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Tennessee experts spar over prison terms for juveniles

NASHVILLE, Tenn. — There is wide disagreement in Tennessee on whether the state is violating recent U.S. Supreme Court decisions banning mandatory life-without-parole sentences for offenders under 18. That’s because judges and juries have a choice in sentencing, but that choice is between life in prison or life with the possibility of parole after serving 51 years — which one leading advocate calls cruel.

In 2012, the U.S. Supreme Court outlawed mandatory life without parole for juveniles convicted of murder. Last year, the court said the ruling applied to the more than 2,000 inmates already serving such sentences nationwide, and that all but the rare irredeemable juvenile offender should have a chance at parole. The rulings say juveniles are different because of poor judgment based on their age, their susceptibility to negative influences and their greater capacity for change.

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The judicial system must regain the public’s trust

From The Tennessean

Outgoing Metro Councilman Sam Colemans promises to his colleagues Tuesday, the night they selected him to be a judge, are commitments that all judicial and law enforcement institutions must urgently embrace anew. “I will work to restore the integrity of the judiciary” he said. “I will be fair.” There is an expectation that in the courts and police precincts across the nation that justice will be blind, but that historically has not happened, and recent scandals and news events have shaken the public’s faith.Perception becomes reality even if the people leading our institutions have the best of intentions.
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What Nashville should know about restorative justice

From The Tennessean

Davidson County District Attorney General Glenn Funk said Thursday he wants city leaders to promote funding for a restorative justice program in Nashville.Mayor Megan Barry and other officials have already signaled their support for such an initiative, and a pilot program is being developed in Juvenile Court.In an interview, Funk said that funding could bring the pilot closer to fruition. He said a restorative justice program “can create a more fair justice system and better serve the community of Nashville.”Here are the basics of what restorative justice would look like. Expert calls restorative justice ‘more victim-focused than the traditional court system.’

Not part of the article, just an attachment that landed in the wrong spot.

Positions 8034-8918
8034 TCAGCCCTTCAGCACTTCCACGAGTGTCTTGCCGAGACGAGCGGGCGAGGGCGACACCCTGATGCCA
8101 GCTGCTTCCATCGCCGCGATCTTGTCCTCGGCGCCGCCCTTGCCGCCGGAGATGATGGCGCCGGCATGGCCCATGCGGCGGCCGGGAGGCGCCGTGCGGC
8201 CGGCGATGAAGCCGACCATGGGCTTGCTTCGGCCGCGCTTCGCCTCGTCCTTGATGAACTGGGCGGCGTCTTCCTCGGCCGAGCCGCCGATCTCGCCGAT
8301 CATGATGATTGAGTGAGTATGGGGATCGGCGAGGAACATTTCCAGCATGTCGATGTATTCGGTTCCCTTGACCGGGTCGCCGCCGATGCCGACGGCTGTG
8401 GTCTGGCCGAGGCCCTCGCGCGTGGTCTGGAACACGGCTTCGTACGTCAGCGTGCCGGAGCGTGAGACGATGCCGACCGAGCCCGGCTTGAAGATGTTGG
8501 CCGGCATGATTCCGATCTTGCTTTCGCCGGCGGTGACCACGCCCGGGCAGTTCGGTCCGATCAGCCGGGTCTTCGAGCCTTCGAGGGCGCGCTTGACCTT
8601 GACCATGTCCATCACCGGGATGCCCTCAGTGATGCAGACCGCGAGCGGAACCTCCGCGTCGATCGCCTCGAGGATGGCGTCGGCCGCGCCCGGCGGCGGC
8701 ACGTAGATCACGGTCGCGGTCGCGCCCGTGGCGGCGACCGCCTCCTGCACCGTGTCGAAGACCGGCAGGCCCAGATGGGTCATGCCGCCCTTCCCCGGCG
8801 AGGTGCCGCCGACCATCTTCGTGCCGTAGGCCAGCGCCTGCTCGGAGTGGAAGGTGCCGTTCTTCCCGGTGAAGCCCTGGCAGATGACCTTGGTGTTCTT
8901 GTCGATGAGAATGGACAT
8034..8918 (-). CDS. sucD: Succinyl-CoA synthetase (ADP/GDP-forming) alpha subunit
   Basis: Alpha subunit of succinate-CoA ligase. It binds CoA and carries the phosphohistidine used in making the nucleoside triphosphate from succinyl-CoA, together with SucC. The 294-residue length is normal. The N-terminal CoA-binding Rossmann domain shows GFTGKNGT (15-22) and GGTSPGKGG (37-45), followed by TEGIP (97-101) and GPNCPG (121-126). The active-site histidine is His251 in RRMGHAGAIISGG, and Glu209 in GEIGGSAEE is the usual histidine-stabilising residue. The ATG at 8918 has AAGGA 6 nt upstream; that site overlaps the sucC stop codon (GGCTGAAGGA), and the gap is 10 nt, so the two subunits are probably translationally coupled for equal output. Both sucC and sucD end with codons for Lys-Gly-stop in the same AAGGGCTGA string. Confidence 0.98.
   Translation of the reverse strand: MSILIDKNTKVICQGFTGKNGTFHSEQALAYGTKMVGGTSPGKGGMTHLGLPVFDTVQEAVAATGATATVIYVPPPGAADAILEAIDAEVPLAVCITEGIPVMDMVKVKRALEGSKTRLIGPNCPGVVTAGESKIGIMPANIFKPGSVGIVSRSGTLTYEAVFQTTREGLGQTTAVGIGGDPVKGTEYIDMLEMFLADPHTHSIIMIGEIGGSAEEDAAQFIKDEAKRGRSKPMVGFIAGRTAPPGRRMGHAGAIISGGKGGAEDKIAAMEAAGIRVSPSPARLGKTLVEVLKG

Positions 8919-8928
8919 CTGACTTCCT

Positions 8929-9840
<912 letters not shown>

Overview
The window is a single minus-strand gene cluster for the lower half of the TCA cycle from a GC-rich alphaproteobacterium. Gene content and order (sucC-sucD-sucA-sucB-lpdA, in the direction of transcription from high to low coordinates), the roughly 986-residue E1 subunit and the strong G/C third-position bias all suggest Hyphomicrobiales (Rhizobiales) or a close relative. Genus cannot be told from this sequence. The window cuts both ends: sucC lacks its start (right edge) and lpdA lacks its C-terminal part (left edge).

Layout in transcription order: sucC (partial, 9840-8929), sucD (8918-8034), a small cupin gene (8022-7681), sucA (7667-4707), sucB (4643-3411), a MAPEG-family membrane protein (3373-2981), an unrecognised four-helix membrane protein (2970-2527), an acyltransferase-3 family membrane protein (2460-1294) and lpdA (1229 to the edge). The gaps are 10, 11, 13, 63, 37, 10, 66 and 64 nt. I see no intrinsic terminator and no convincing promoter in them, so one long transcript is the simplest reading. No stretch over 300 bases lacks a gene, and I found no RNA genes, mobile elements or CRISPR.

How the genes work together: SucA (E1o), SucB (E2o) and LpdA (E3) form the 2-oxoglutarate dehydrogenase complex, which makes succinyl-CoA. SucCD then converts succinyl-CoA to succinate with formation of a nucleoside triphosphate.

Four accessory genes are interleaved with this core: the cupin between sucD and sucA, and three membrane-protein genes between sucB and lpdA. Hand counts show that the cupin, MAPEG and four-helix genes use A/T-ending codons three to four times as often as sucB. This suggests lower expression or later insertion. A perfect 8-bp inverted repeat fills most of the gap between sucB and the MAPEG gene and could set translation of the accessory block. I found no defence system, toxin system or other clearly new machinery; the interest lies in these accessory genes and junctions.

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G.A.N.G. program aims to get Nashville teens on right track

NASHVILLE, Tenn. (WKRN) – Dozens of teens filled Mt. Carmel Missionary Baptist Church on their first step in a long rehabilitation process.

They gathered as part of the Gentleman and Not Gangsters, or G.A.N.G, program, which had its orientation Wednesday evening.

“It’s an extensive 12-week program designed to change the mindset of the young men that are in the program,” explained Bishop Marcus Campbell

The program is a joint effort between Mt. Carmel Missionary and and Metro-Nashville’s juvenile system.

The orientation, though, is the first crucial step.

“We like to let them know what to be looking forward to, and what we’re not gonna have for them in the class,” said Campbell.